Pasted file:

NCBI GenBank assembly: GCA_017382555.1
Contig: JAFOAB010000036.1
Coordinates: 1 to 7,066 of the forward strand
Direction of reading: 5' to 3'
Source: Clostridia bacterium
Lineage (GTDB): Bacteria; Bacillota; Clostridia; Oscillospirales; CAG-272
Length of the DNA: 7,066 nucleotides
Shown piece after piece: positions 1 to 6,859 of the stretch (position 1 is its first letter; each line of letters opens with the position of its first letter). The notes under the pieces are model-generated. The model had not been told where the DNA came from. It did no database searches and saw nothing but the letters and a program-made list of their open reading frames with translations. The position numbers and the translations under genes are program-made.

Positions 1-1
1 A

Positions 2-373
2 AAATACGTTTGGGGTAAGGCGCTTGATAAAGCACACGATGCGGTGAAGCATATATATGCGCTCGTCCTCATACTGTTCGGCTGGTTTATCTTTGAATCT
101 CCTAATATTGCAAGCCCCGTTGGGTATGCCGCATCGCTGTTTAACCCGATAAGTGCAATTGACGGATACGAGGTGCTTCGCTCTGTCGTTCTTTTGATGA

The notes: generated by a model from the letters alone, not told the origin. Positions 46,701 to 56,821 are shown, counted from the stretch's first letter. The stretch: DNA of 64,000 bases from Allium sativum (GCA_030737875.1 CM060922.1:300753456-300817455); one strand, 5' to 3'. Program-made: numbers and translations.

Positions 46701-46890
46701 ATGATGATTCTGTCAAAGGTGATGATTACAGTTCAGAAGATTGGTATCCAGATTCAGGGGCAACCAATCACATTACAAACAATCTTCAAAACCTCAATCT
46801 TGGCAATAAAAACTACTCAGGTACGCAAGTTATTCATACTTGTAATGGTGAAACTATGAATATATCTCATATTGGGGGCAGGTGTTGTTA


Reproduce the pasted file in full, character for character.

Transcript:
NCBI GenBank assembly: GCA_017382555.1
Contig: JAFOAB010000036.1
Coordinates: 1 to 7,066 of the forward strand
Direction of reading: 5' to 3'
Source: Clostridia bacterium
Lineage (GTDB): Bacteria; Bacillota; Clostridia; Oscillospirales; CAG-272
Length of the DNA: 7,066 nucleotides
Shown piece after piece: positions 1 to 6,859 of the stretch (position 1 is its first letter; each line of letters opens with the position of its first letter). The notes under the pieces are model-generated. The model had not been told where the DNA came from. It did no database searches and saw nothing but the letters and a program-made list of their open reading frames with translations. The position numbers and the translations under genes are program-made.

Positions 1-1
1 A

Positions 2-373
2 AAATACGTTTGGGGTAAGGCGCTTGATAAAGCACACGATGCGGTGAAGCATATATATGCGCTCGTCCTCATACTGTTCGGCTGGTTTATCTTTGAATCT
101 CCTAATATTGCAAGCCCCGTTGGGTATGCCGCATCGCTGTTTAACCCGATAAGTGCAATTGACGGATACGAGGTGCTTCGCTCTGTCGTTCTTTTGATGA

The notes: generated by a model from the letters alone, not told the origin. Positions 46,701 to 56,821 are shown, counted from the stretch's first letter. The stretch: DNA of 64,000 bases from Allium sativum (GCA_030737875.1 CM060922.1:300753456-300817455); one strand, 5' to 3'. Program-made: numbers and translations.

Positions 46701-46890
46701 ATGATGATTCTGTCAAAGGTGATGATTACAGTTCAGAAGATTGGTATCCAGATTCAGGGGCAACCAATCACATTACAAACAATCTTCAAAACCTCAATCT
46801 TGGCAATAAAAACTACTCAGGTACGCAAGTTATTCATACTTGTAATGGTGAAACTATGAATATATCTCATATTGGGGGCAGGTGTTGTTA